Coupled ocean-atmosphere models exhibit a variety of forms of tropical interannual variability that may be understood as different flow regimes of the coupled system. The parameter dependence of the primary bifurcation is examined in a “stripped-down” version of the Zebiak and Cane model using the equatorial band approximation for the sea surface temperature (SST) equation as by Neelin. In Part I of this three-part series, numerical results are obtained for a conventional semispectral version; Parts II and III use an integral formulation to generate analytical results in simplifying limits. In the uncoupled case and in the fast-wave limit (where oceanic adjustment occurs fast compared to SST time scales), distinct sets of modes occur that are primarily related to the time scales of SST change (SST modes) and of oceanic adjustment (ocean-dynamics modes). Elsewhere in the parameter space, the leading modes are best characterized as mixed SST/ocean-dynamics modes; in particular, the continuous surfaces in parameter space formed by the eigenvalues of each type of mode can join.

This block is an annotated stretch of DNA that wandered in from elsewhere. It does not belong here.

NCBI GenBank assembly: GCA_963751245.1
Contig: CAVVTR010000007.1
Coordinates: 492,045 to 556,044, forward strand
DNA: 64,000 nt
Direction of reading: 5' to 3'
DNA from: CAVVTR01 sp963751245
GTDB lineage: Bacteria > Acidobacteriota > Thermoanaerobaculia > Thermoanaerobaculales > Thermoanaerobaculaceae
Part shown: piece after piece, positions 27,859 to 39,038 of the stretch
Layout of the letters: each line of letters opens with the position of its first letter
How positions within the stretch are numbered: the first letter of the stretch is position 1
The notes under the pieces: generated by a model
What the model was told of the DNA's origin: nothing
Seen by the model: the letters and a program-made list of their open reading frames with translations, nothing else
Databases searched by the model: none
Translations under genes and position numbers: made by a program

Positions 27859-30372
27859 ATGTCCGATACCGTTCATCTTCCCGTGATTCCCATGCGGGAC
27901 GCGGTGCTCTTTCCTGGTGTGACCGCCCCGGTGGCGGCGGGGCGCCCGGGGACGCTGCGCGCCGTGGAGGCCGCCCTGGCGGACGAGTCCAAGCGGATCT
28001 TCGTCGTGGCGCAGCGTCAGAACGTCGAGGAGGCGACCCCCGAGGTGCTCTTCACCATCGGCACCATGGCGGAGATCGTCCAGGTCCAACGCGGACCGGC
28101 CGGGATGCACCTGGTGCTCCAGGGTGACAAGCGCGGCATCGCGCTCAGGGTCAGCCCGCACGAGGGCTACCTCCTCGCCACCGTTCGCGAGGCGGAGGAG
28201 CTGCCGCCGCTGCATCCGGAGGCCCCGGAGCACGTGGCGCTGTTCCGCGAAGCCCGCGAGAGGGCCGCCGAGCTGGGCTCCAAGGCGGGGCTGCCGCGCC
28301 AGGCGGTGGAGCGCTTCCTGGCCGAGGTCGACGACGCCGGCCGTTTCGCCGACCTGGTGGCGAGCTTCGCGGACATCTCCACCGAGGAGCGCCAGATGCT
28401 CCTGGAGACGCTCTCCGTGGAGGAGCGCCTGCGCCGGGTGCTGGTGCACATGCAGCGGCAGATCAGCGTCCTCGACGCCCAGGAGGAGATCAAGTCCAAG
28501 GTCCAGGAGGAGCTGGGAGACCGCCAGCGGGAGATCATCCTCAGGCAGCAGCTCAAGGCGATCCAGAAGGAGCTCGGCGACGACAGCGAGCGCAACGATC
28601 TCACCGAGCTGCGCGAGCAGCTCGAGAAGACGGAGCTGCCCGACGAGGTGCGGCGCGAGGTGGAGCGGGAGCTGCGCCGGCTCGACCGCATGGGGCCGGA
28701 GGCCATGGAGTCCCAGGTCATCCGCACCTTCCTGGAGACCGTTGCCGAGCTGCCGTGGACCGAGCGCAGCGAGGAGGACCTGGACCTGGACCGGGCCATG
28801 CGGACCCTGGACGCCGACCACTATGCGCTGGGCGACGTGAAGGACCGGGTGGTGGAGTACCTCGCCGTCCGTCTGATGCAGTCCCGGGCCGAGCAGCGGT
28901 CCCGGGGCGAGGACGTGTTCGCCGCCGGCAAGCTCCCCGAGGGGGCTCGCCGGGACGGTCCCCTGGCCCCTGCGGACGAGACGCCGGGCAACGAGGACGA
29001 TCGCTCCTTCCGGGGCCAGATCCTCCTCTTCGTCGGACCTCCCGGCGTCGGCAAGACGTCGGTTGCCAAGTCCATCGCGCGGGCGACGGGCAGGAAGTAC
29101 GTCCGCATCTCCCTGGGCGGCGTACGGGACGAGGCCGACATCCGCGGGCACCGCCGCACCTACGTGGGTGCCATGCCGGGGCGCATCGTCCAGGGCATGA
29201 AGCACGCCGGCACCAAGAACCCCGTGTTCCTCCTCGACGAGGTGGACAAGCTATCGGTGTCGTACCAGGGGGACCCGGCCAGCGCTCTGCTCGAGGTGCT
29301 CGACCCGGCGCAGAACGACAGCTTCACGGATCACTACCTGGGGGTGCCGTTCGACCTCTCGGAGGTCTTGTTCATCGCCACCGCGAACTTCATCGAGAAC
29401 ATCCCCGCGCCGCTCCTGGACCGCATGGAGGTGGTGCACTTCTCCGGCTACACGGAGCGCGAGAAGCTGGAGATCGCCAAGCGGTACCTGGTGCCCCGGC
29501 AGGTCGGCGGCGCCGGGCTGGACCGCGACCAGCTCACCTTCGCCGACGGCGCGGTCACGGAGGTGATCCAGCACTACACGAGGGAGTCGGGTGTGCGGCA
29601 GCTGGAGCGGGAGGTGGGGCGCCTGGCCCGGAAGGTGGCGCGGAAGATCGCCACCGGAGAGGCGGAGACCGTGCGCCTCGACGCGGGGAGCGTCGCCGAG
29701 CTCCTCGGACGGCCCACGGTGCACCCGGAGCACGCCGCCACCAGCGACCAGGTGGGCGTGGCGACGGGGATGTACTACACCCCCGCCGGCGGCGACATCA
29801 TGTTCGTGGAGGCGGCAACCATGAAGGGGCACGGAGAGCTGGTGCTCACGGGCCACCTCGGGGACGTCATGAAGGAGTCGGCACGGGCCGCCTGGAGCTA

A regime in the fast-wave limit in which the most unstable mode is purely growing, with SST anomalies in the eastern Pacific, proves to be a useful starting point for describing these mergers. This mode is linked to several oscillatory regimes by surfaces of degeneracy in the parameter space, at which two degrees of freedom merge. Within the fast-wave limit, changes in parameters controlling the strength of the surface layer or the atmospheric structure produce continuous transition of the stationary mode to propagating modes. Away from the fast-wave limit, the stationary mode persists at strong coupling even when time scales of ocean dynamics become important. On the weaker coupling side, the stationary mode joins to an oscillatory mode with mixed properties, with a standing oscillation in SST whose growth and spatial form may be understood from the SST mode at the fast-wave limit but whose period depends on subsurface oceanic dynamics. The oceanic dynamics, however, is only remotely related to that of the uncoupled problem. In fact, this standing-oscillatory mixed mode is insensitive to low-coupling complications involving connections to a sequence of uncoupled ocean modes at different parameter values, most of which are members of a discretized scattering spectrum. The implication that realistic coupled regimes are best understood from strong rather than weak coupling is pursued in Parts II and III. The interpretation of the standing-oscillatory regime as a stationary SST mode perturbed by wave dynamics gives a rigorous basis to the original physical interpretation of a simple model of Suarez and Schopf. However, viewing the connected modes as different regimes of a mixed SST/ocean-dynamics mode allows other simple models to be interpreted as alternate approximations to the same eigensurface; it also makes clear why varying degrees of propagating and standing oscillation can coexist in the same coupled mode.